The other spirit – one cross-sectional and fanatical – would have stamped shame and defeat on the revolution's front. It will be paralyzed by energies that, in this great competitors for self-determination, inspired freedom of expression and gave power when energy was wanted. It might have made this sensible constitution – beneath which we’ve lived together and grown together in peace, underneath the management we’ve got enjoyed over sixty years of such progress, prosperity and happiness individually and socially. States and Confederations, because the world has ever seen, and solely loopy fanaticism can be blurry – unattainable. [11]

Despite the individuality of American democracy on the planet, he claimed that American politicians have been "in order to preserve what would ever be lost." [12]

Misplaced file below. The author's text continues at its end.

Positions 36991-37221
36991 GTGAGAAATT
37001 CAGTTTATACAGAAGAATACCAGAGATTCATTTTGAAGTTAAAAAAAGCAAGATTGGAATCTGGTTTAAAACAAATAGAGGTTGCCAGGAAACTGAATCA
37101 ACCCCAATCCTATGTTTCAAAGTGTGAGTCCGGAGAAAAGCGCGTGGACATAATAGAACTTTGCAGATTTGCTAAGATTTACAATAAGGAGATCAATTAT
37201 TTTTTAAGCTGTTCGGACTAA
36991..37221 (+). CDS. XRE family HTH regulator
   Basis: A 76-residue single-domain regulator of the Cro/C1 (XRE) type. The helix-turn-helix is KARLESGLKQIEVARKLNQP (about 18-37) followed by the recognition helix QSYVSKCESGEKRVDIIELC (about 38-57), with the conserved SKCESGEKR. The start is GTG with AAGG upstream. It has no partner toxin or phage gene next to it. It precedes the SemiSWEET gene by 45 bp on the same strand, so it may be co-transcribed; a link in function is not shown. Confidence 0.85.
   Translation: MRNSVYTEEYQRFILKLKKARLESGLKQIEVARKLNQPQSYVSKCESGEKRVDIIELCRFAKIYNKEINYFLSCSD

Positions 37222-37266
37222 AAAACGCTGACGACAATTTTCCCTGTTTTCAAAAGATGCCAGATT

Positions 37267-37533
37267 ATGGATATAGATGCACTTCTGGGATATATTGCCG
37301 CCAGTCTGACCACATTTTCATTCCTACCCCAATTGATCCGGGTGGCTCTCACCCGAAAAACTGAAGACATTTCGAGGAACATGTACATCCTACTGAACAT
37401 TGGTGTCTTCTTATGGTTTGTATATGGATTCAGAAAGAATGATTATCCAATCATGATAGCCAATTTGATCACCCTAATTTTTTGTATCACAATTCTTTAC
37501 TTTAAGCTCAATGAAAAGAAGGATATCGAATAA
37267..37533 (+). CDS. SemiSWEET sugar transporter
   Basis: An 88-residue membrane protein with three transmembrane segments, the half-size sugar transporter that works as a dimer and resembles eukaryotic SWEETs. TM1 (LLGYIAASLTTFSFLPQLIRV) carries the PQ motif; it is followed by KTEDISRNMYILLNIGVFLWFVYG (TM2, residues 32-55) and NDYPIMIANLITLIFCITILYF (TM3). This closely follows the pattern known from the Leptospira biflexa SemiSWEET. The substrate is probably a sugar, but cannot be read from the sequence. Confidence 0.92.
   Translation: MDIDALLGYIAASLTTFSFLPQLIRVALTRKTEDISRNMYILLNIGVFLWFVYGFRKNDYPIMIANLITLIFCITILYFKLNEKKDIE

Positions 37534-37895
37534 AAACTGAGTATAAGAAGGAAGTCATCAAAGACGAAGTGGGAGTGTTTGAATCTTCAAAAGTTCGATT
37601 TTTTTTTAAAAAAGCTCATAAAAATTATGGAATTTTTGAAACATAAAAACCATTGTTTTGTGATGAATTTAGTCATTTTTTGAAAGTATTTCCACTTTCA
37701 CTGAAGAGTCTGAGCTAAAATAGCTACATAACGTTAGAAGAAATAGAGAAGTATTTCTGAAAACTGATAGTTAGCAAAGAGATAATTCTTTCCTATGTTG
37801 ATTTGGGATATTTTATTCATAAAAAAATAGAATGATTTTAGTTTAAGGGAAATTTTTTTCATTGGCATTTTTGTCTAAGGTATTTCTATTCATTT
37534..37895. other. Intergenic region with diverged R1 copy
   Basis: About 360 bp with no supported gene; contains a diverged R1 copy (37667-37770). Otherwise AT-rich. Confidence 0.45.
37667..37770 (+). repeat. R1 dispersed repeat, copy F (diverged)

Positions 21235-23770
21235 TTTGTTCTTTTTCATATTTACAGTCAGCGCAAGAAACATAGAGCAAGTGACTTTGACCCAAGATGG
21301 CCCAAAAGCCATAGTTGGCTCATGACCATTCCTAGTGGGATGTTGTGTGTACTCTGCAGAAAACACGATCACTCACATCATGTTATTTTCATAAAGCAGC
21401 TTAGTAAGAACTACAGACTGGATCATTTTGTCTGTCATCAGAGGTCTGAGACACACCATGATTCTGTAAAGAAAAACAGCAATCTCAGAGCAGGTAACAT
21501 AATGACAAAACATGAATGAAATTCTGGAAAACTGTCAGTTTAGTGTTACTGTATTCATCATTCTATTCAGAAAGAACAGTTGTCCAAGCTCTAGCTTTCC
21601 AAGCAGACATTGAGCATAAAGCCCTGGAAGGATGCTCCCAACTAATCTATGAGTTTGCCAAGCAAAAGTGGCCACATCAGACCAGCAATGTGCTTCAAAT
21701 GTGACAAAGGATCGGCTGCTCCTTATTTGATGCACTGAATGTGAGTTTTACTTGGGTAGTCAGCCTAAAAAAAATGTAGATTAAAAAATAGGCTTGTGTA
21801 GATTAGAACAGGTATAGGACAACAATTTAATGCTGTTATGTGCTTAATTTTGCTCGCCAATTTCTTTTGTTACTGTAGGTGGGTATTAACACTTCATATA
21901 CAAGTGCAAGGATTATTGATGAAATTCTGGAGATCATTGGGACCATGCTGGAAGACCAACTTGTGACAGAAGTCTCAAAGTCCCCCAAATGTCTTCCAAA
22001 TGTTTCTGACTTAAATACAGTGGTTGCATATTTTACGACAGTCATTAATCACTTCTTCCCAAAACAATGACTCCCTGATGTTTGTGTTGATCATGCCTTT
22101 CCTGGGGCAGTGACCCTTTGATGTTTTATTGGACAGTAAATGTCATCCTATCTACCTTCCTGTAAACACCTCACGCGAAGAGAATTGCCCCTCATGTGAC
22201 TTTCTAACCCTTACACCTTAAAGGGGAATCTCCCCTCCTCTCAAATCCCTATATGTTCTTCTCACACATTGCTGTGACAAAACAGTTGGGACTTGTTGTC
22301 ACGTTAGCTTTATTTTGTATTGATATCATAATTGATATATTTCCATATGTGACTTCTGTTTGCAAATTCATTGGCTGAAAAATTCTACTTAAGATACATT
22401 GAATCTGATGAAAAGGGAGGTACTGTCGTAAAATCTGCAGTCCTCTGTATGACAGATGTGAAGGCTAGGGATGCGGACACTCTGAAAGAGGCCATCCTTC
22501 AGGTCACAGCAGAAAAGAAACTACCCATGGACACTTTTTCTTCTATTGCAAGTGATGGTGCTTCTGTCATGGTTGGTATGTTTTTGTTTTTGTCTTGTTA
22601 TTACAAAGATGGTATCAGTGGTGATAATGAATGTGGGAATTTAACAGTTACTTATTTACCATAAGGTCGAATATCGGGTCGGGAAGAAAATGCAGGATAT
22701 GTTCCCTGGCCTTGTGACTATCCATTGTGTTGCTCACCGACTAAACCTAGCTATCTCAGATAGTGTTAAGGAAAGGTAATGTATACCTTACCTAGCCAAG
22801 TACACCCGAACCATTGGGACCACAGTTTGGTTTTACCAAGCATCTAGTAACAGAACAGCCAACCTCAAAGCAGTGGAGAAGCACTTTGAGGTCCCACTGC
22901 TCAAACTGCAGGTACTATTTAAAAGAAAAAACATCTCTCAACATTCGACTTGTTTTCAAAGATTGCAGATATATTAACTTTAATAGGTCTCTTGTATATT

If the Constitution failed and collapsed in the Civil Warfare, what wouldn’t it do? – a banana republic with fixed revolutions and turmoil, a return to colonial status in a overseas empire, or maybe a European autocracy? America ceases to set an example for European and South American candidates. “I hope that the faith in the constitution and the stability of the institutions it maintains is strong, but knowing the weakness of the weak human nature and the history that our path is, I really do not need to warn you that the loss of the greatest blessing you are now enjoying is not impossible, "He told the audience of New Hampshire in October 1856. Never let your mind deviate from the fact that this is a great experiment in modern times, the ability of man to self-government, and that if the experiment fails on the basis of this Constitution and this American Alliance, its success on this continent within any new arrangement is desirable. "Only a new reform of the Constitution can be ave union and american freedom" from the civil war and political anarchy or tyranny disasters that destroyed the ancient kingdoms and now prevail in the South American regions. . [13]